Pope Francis's highly anticipated two-day visit to Egypt finally happened.
After months of speculation around whether the visit would eventually take place amid numerous security concerns, the Pontiff arrived in the country on Friday.
The visit came during a year that has been incredibly difficult for Egypt's Christian Coptic minority. The community has suffered a series of terrorist attacks on Christian villages and Churches. The latest attack, a twin suicide Church bombing, left at least 49 people dead.
The Pope's short trip was packed with official meetings, tours and of course an open-air mass.
Here are a few highlights of his visit:
1. He signed a Baptism recognition agreement with Pope Tawdaros
During a meeting with Egypt's Pope Tawdros II, both religious figures signed an agreement stating that The Roman Catholic Church and the Coptic Orthodox Church will now recognize the baptisms conducted by each other.
In a joint statement both Pope Francis and Tawadros II said that they “will seek sincerely not to repeat the baptism that has been administered in either of our Churches for any person who wishes to join the other.”
2. He met with the Grand Imam of Al Azhar
The Pope also attended a peace conference hosted by Sheikh Ahmed el-Tayeb, the grand imam of Al Azhar mosque.
The two religious figures embraced and spoke of unity between Muslims and Christians.
Speaking at the conference, Pope Francis also said that "religious leaders must denounce violations of human rights and expose attempts to justify violence and hatred in the name of God."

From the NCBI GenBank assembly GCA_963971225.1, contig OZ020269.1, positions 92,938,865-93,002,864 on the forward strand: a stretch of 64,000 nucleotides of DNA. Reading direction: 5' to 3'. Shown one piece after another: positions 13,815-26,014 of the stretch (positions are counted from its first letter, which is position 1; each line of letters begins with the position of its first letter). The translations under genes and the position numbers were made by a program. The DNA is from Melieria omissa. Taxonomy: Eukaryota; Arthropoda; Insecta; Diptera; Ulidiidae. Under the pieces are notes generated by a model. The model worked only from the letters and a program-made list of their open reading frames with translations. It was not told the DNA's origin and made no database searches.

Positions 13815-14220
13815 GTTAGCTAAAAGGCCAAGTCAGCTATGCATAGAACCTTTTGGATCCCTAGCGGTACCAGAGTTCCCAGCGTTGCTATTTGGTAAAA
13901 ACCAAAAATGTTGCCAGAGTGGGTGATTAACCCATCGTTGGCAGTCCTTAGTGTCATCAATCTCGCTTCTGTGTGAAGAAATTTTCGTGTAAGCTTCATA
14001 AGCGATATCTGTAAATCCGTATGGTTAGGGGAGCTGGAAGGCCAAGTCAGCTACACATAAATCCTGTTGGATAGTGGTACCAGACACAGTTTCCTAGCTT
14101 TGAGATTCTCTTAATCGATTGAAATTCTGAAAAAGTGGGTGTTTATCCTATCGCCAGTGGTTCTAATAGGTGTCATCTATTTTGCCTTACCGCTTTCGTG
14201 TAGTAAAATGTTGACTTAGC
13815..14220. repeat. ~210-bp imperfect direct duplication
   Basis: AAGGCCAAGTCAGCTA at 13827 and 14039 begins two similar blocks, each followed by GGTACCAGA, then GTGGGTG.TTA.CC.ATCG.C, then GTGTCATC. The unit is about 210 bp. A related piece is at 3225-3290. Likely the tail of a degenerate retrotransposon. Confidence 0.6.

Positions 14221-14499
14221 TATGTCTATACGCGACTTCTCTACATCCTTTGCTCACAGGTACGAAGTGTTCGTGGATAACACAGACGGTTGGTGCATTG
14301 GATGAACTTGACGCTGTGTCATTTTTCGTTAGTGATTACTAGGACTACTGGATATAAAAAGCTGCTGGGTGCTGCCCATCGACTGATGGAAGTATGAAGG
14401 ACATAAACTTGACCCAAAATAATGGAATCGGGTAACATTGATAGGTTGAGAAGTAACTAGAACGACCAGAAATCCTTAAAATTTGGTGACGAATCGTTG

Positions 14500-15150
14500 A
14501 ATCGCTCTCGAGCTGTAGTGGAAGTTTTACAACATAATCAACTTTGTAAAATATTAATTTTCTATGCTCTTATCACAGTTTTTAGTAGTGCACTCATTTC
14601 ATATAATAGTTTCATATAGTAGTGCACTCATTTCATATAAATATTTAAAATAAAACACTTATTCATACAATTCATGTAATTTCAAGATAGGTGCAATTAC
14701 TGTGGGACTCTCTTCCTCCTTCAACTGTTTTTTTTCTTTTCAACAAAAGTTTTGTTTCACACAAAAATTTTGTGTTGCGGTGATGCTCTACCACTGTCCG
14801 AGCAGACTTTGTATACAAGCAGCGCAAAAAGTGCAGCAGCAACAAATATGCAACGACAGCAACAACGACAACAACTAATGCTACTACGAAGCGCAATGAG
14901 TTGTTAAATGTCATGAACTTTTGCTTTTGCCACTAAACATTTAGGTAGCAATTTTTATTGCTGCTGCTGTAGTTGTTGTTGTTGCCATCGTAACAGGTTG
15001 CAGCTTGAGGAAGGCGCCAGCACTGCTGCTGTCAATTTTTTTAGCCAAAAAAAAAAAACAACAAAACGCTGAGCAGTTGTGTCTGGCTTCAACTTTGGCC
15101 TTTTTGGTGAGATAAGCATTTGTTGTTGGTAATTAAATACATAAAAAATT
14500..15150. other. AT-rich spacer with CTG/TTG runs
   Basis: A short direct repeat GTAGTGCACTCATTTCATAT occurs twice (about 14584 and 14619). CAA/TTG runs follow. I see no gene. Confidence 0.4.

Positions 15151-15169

3. He met with Egypt's President, Abdel Fatal al-Sisi
Receiving the Pope at the Itihadeya presidential palace, al-Sisi welcomed him with a speech, saying that his visit to the country was "historic" and confirms common belief "in the values of the Abrahamic religions, which oppose violence and destruction among human beings."
4. He raised Guilio Regeni's case with Egypt's President
On his way back from Egypt and during an inflight press conference on April 29, Pope Francis announced that he had raised the case of tortured Italian student Guilio Regeni with Egypt’s president.
While he didn't provide further details on the matter, he affirmed that he made a move on the case. “The Holy See has moved. I will not say how or where, but we have moved,” he said.
Regeni had gone missing in Egypt in January of 2016. His body was found in a dump in 6 October City, nine days after his disappearance.
5. He marvelled at the Nile
6. He held an open-air mass
Despite security concerns, Pope Francis wrapped up his two day visit with a symbolic "mass of peace" on Saturday.
The mass was attended by around 15,000 Christian Egyptians.
Greeting people with "Peace be with you," in Arabic, he continued in Italian saying, "true faith leads us to protect the rights of others with the same zeal and enthusiasm with which we defend our own."